Download Basic Geometry Review

Survey
yes no Was this document useful for you?
   Thank you for your participation!

* Your assessment is very important for improving the work of artificial intelligence, which forms the content of this project

Document related concepts
no text concepts found
Transcript
Basic Geometry Review
For Trigonometry Students
16 June 2010
Ventura College Mathematics Department
1
Undefined Geometric Terms
Point A
Line
AB
Plane ABC
16 June 2010
Ventura College Mathematics Department
2
Half-lines (Rays)
This is a
ray
named AB
Point A is the “vertex” or “endpoint” of the
ray; write the
name of the endpoint first
AB is the set of all points C on
Definition:
AB such that A is not strictly between B
and C
16 June 2010
Ventura College Mathematics Department
3
Line Segments
The green portion
is line segment AB
Points A and B are “endpoints”; the
distance between them is written AB
(without the line segment over it)
Definition: AB is bounded by endpoints A
and B; it contains every point on AB that is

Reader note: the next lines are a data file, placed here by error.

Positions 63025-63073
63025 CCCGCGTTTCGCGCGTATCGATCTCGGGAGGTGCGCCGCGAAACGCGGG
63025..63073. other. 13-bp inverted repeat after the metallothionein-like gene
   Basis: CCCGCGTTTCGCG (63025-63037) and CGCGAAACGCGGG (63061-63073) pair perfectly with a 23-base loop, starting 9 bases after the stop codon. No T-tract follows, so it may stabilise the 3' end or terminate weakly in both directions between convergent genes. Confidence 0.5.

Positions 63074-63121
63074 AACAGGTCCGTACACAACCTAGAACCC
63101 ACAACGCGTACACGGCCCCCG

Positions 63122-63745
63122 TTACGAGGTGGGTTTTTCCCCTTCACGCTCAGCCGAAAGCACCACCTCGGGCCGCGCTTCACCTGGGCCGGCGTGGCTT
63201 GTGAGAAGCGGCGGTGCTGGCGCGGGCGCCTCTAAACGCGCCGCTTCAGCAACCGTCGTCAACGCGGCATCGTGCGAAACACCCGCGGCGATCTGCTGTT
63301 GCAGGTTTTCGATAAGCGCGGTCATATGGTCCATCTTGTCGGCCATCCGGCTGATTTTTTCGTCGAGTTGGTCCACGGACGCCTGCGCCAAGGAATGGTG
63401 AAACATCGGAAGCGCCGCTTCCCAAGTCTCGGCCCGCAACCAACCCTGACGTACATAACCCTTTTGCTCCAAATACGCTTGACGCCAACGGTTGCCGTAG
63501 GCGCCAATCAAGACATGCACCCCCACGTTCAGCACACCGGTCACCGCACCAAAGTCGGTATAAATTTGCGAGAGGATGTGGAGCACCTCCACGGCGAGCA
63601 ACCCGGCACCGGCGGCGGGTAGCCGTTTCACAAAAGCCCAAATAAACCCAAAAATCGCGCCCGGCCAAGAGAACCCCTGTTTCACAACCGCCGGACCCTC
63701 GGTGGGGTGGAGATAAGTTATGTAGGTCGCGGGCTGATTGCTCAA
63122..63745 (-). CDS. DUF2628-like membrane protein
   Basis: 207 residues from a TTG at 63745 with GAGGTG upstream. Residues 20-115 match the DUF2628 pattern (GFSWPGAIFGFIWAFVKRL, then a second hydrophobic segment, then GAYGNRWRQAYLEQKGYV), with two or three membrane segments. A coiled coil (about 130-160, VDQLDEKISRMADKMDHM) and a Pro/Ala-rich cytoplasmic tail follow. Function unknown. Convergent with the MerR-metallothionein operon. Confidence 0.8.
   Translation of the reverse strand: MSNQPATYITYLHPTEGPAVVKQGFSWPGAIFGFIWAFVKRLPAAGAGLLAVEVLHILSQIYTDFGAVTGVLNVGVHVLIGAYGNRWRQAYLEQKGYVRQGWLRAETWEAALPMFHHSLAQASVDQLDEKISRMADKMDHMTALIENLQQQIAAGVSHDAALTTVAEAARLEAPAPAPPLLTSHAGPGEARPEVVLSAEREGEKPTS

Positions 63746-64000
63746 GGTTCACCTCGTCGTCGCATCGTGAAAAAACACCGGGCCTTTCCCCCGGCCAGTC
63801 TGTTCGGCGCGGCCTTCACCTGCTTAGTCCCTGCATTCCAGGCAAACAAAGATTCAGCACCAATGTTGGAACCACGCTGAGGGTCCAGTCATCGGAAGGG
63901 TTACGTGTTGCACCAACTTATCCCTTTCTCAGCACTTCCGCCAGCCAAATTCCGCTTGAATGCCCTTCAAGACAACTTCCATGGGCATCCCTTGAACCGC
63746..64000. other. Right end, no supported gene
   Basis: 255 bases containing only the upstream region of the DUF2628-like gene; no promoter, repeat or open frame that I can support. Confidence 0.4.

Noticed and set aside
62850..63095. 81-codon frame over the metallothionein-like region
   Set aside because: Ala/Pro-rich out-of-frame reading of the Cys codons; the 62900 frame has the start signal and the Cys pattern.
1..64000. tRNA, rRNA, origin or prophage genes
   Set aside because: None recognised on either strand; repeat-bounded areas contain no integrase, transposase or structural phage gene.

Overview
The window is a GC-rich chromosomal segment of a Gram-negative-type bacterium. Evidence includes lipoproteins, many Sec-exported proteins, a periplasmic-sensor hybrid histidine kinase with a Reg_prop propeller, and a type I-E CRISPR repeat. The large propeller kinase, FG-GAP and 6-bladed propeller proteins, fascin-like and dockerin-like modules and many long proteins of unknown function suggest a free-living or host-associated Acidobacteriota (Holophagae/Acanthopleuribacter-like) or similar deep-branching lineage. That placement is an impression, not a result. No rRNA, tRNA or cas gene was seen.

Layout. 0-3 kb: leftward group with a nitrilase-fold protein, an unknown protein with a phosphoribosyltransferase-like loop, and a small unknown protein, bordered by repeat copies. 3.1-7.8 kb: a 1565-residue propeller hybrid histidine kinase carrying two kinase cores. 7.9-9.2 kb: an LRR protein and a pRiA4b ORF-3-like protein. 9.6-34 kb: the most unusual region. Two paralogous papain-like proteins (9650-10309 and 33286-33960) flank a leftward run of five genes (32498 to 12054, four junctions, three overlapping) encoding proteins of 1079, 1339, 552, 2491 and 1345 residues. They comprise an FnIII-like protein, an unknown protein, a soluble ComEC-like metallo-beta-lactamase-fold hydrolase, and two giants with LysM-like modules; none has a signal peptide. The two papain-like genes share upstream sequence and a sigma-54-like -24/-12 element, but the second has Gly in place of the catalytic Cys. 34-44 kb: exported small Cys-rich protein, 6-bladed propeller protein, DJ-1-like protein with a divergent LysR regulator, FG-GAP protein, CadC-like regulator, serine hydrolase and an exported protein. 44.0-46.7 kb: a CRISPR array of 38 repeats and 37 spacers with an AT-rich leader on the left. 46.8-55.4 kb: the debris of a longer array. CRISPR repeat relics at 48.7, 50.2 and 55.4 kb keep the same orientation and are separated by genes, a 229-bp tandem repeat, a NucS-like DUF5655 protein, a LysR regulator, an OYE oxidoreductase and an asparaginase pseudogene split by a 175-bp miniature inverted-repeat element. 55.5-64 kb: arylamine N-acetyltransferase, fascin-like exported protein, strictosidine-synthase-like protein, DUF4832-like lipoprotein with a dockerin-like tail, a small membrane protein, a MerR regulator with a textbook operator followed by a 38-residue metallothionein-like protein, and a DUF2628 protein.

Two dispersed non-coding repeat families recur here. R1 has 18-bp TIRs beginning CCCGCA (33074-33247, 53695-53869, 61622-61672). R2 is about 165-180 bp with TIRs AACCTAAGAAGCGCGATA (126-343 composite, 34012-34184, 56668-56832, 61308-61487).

between endpoints A and B
16 June 2010
Ventura College Mathematics Department
4
Circles (1 of 5)
Definition: A circle is
the set of all points
lying in a plane at a
fixed distance r (the
“radius”) from a given
point (the “center” of the circle)
A “diameter” d is any line segment whose
endpoints lie on the circle, and which passes
through (contains) the center of the circle
16 June 2010
Ventura College Mathematics Department
5
Circles (2 of 5)
A “secant line” is any
line that touches the
circle at exactly two
points
A “tangent line” is any
line that touches the
circle at exactly one point
A “chord” is any line segment whose endpoints
lie on the circle, but which does not pass
through the exact center of the circle
16 June 2010
Ventura College Mathematics Department